About Me

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Melfort, Saskatchewan, Canada
I am a lawyer in Melfort, Saskatchewan, Canada who enjoys reading, especially mysteries. Since 2000 I have been writing personal book reviews. This blog includes my reviews, information on and interviews with authors and descriptions of mystery bookstores I have visited. I strive to review all Saskatchewan mysteries. Other Canadian mysteries are listed under the Rest of Canada. As a lawyer I am always interested in legal mysteries. I have a separate page for legal mysteries. Occasionally my reviews of legal mysteries comment on the legal reality of the mystery. You can follow the progression of my favourite authors with up to 15 reviews. Each year I select my favourites in "Bill's Best of ----". As well as current reviews I am posting reviews from 2000 to 2011. Below my most recent couple of posts are the posts of Saskatchewan mysteries I have reviewed alphabetically by author. If you only want a sentence or two description of the book and my recommendation when deciding whether to read the book look at the bold portion of the review. If you would like to email me the link to my email is on the profile page.

Friday, July 31, 2020

The Curious Eat Themselves by John Straley

The Curious Eat Themselves by John Straley (1993) - Cecil Younger is watching the water under Creek Street in Ketchikan, Alaska with Hannah, “the woman who used to love me”, as a dive team searches for the body of his client, Louise Root. Hannah is bitter:

“I sent her for help, Cecil.
For Christ’s sake.
I sent her to you for help.”

Cecil has no answer as the naked body is found and pulled from the water. Her throat has been slashed.

George Doggy, Special Assistant to the Commissioner, is present. Long past retirement he provides sage advice to Governors in need of sound counsel.

Root had complained of being raped at a party by men she worked with at the Otter Creek mine. Unable to get the attention of (state) troopers or local police. Hannah, her long time friend, had sent her to Younger who was ready to investigate.

Hannah has to know more about what happened despite the obvious danger, but she husbands her knowledge.

Retreating to Sitka, Cecil is retained by Global which owns the Otter Creek Mine to search for information on Steven Mathews, a very public environmentalist.

Hannah joins him and strong emotions are stirred, They go to an island a short distance from town where Cecil has a roughly made sauna of cedar. In a sensuous passage they soak up the cedar scented vapour, exchange blood to confirm he will never betray her and then swim in the ocean amongst “billows of herring that flickered with the phosphorescence”.

At home Cecil’s roommate, Toddy, is devastated for his black Lab dog, Nelson, is missing. . Toddy, who is autistic, is desperate to find Nelson. Cecil finds Nelson who is dead after being hit by a truck or car. Unable to think of the words to explain the death Cecil does not tell Toddy. Cecil feels the ache of Toddy’s pain..

Mathews had come north to Alaska from the Lower Forty-Eight. He says he talks to the whales and the trees. He talked about “taking control of ‘our’ lands” at meetings of the Tlingit. And then he wore a shirt with a killer whale sewn on it saying that because he had an “affinity” for killer whales he was a part of the killer whale clan. Its members react negatively. The Tlingit were bound to react skeptically to someone described as an “environmental guru”.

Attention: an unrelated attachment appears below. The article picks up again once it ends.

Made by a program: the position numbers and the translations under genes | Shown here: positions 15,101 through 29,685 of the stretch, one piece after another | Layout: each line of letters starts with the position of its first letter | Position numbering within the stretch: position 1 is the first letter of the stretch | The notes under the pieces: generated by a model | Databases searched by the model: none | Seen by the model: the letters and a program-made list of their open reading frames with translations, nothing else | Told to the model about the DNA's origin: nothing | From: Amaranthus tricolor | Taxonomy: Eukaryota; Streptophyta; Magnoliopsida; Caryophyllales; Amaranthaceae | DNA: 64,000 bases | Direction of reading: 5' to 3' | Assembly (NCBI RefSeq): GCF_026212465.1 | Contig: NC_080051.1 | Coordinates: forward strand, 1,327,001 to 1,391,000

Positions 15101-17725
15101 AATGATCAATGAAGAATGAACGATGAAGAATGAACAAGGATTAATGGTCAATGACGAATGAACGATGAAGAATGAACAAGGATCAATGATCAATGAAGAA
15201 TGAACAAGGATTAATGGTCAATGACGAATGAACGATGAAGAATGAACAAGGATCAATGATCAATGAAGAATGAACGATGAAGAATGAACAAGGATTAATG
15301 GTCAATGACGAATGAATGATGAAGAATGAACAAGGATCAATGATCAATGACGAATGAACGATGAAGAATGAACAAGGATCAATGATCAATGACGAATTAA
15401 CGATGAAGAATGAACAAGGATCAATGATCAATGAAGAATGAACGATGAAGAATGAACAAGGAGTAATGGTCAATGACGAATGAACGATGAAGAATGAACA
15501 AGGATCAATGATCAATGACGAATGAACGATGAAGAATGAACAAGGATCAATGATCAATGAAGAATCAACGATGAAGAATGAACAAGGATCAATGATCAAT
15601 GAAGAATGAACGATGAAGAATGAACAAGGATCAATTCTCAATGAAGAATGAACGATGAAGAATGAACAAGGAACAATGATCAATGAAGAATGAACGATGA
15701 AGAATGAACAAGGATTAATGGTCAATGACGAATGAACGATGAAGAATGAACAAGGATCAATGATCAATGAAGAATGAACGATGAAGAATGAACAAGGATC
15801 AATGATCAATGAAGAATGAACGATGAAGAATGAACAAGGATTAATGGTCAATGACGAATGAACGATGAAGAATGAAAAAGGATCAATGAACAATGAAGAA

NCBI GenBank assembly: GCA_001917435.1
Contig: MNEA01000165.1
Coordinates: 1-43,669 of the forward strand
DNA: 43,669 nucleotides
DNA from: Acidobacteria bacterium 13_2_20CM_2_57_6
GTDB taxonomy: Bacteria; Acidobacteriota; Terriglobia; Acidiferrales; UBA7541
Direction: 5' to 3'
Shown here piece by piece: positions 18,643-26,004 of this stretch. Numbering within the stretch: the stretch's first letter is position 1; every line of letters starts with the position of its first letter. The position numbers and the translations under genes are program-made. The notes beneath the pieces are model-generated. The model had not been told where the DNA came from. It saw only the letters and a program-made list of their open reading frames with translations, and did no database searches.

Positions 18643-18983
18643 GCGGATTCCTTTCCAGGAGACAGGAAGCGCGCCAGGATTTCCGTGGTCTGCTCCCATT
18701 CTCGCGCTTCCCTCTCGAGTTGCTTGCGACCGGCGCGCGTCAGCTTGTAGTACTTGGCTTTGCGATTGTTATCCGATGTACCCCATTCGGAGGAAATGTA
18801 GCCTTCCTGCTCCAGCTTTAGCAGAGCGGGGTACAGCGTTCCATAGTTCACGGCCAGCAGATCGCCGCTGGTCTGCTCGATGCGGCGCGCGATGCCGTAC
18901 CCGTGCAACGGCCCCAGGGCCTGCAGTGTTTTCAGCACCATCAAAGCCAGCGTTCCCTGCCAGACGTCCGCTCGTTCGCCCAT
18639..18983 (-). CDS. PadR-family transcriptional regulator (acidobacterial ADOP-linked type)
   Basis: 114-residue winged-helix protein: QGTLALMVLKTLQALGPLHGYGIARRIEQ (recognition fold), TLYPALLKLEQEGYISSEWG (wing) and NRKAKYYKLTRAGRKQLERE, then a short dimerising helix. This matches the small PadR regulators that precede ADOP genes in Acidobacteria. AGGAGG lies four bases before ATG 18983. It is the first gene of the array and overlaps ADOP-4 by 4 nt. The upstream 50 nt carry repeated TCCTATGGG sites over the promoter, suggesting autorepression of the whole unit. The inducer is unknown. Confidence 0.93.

When Cecil meets Mathews he is confounded. As with most people Cecil had pre-conceptions before meeting the man. Their conversation has a philosophical nature that unsettles Cecil.

Later Cecil interviews a man in jail whose mind was altered by some minutes without oxygen. Cecil asks if anyone can testify they saw him commit murder. He answers:

“I don’t know. The fish were running. Maybe a

There is a powerful scene involving a Beaver bush plane (Cecil jumps out the door of the plane as it is taking off.)

At the heart of the book is the earth. An executive of Global tells Cecil:

“Real wealth comes from the earth. The people who want to control the earth, the ones who say they are speaking as advocates for it, really want to protect their wealth, their invesmtent, if you will, in this abstraction that the government calls money.”

Extracting, exploiting, exporting the resources of the earth is as real in Saskatchewan as Alaska. 

Global expands its verbal expectations of Cecil. He is more at the mercy of his investigation than in charge.

The distances of Alaska must seem outlandish to those who live in more occupied areas of the world. Cecil travels over 1,600 km south to north and back again and never leaves Alaska. I am familiar with such long journeys in Western Canada.

Cecil, his personal demons barely at bay, is on the edge of returning to drink throughout the book. Known to be a sad drunk he is equally sad sober.

The story is interesting. The characters are intriguing. The use of setting is once again spectacular.

The first half of the book sparkles. The second half is alright. The plot becomes implausible for a while as Cecil abruptly takes off for Prudhoe Bay on the north slope of Alaska. I found the lead up to the ending contrived. I do want to read the next in the series, more to follow Cecil’s life than for his next case.
Straley, John - (2019) - The Woman Who Married a Bear and Maureen's Reply


  1. It sounds as though this book does have some beautiful writing in it, Bill. And the Alaska setting seems depicted really effectively. That part sounds breathtaking. I'm generally not a fan of too much implausibility unless it's in a certain sort of thriller. But still, I can see how you'd be interested in reading the next in the series.

  2. Margot: Thanks for the comment. A good book that could have been a great book.